Posted on
Thursday,
7 Jan 2016

Indoor Training Plan



Indoor Trainers

There’s no better time to haul out your indoor trainer than when its dark outside and the weather is wet and cold. “There are some great benefits of wind trainer riding” says 8 time Ironman competitor Gavin Nugent. “But keeping it interesting can be a real challenge.” So here’s a couple of Gavin’s great wind trainer programs that should spice up your home training sessions.

Benefits of wind trainer riding (especially in winter)

1. It always warm, never rains and never gets windy.

2. You don’t need to wear all those layers of gear - and it’s OK to go without a helmet.

3. Your bike won’t need cleaning anywhere near as often.

4. You avoid the ever present road riding hazards – glass, bad roads, dogs and yes, cars! So you’re much less likely to get punctured or injured.

5. If you’re into triathlons or duathlons it’s ideal for transition training. You do your bike session, leap off your wind-trainer, put on your running shoes and you’re out the door and running 30 seconds later.

6. Ideal for interval training. You can gauge each interval exactly without all the usual variations provided by the riding hazards in point 4, uneven terrain and foul wind or weather.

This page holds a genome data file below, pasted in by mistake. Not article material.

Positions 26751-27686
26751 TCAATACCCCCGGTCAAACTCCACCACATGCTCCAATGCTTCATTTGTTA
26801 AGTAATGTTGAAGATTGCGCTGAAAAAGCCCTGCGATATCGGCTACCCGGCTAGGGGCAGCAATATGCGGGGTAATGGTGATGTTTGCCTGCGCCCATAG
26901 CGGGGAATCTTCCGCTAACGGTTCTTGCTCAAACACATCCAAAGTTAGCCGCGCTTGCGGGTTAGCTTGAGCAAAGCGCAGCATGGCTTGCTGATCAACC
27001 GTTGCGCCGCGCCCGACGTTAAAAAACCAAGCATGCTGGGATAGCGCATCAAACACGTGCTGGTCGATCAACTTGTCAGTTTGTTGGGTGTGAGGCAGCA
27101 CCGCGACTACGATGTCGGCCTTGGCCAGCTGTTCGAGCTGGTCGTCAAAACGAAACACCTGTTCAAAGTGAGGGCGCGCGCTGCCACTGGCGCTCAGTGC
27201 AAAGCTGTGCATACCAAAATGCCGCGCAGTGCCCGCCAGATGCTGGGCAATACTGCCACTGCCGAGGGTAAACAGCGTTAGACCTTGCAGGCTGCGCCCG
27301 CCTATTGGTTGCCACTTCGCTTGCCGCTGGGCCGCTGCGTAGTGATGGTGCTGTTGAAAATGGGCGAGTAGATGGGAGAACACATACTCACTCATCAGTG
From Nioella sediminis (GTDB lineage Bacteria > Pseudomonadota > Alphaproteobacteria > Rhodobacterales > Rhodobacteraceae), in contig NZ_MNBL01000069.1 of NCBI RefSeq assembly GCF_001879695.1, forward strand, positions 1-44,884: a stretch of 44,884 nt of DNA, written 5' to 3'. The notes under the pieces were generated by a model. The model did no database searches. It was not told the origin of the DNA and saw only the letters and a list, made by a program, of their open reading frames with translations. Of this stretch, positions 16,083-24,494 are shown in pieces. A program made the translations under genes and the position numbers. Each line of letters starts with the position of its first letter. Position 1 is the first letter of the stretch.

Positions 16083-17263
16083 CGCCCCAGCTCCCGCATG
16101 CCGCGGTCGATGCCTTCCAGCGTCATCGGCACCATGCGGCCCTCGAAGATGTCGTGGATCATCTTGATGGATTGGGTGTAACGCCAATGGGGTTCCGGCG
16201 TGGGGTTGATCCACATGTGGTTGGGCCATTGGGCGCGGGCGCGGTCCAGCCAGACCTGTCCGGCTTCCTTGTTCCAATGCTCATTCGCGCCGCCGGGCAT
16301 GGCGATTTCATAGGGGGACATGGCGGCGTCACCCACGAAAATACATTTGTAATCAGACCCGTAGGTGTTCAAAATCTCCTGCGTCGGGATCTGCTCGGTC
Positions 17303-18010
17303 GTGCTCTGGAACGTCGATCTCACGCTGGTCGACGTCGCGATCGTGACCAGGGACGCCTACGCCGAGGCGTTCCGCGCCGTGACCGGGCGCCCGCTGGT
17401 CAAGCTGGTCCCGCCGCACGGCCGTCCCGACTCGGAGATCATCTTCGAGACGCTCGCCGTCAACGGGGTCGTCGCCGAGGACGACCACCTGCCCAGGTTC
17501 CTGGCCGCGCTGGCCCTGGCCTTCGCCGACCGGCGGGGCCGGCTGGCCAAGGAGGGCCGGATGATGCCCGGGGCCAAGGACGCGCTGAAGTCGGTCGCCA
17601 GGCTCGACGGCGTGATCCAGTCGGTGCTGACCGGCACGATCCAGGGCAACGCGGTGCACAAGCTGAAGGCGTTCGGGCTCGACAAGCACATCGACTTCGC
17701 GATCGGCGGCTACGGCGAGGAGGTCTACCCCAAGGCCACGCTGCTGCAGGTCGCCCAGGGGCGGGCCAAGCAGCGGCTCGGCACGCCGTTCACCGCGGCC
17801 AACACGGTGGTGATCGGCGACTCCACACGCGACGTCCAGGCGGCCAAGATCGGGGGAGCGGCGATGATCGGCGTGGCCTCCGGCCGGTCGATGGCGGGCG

7. You can do as many hill sessions as you like by doing low rpm's in a big gear.

8. If you get a puncture there’s very little chance of coming off and its easy to find a comfy spot to change it close by.

9. You get to watch lots of movies. No extra time wasted.

Aerobic power 1 (50 minutes)
15 minutes – Warm up (increasing intensity)
5 x (4min high intensity + 2min low intensity)
5 minutes cool down

This program is designed to increase your maximum oxygen consumption. It gives you 20 minutes at a very high oxygen consumption, but it is not designed to be ridden to complete exhaustion.

Your VO2 max will gain improvements even at a more comfortable pace. It is, however, still important to push yourself very hard during the intervals. In the resting periods you should maintain an intensity at about 60% of VO2 max.

Aerobic power 2 (49 minutes)
15 minutes – warm up (increasing intensity)
5 x (40 sec. very high intensity – 20 sec. low intensity)
3 minutes recovery
5 x (40 sec. very high intensity – 20 sec. low intensity)
3 minutes recovery
5 x (40 sec. very high intensity – 20 sec. low intensity)
3 minutes recovery
5 x (40 sec. very high intensity – 20 sec. low intensity)
5 minutes cool down

This program is also designed to increase your maximum oxygen consumption. You work with a slightly higher intensity during the intervals than in the previous ‘Aerobic Power 1’ program. You will also gain increments in your anaerobic capacity.

You can expect results after only a couple of training sessions. This program really rocks.

Anaerobic power 1 (50 minutes)
15 minutes – warm up (increasing intensity)
5 x (60sec. maximum intensity + 6 min. recovery)

This program is designed to increase your anaerobic capacity. During the intervals the body is exposed to enormous amounts of anaerobic metabolits. After only a few of these sessions your body will be better to work at an anaerobic enviroment. This skill is primarily used in competitions, where jumps and sprints demand anaerobic efforts. This art of training is very exhausting and therefore it should primarily be used for competition preparation.

Click here to see some of our trainers----- https://www.bikeexchange.com/a/bike-trailers/giant/pa/nazareth/cyclotron-mag-ii/100652479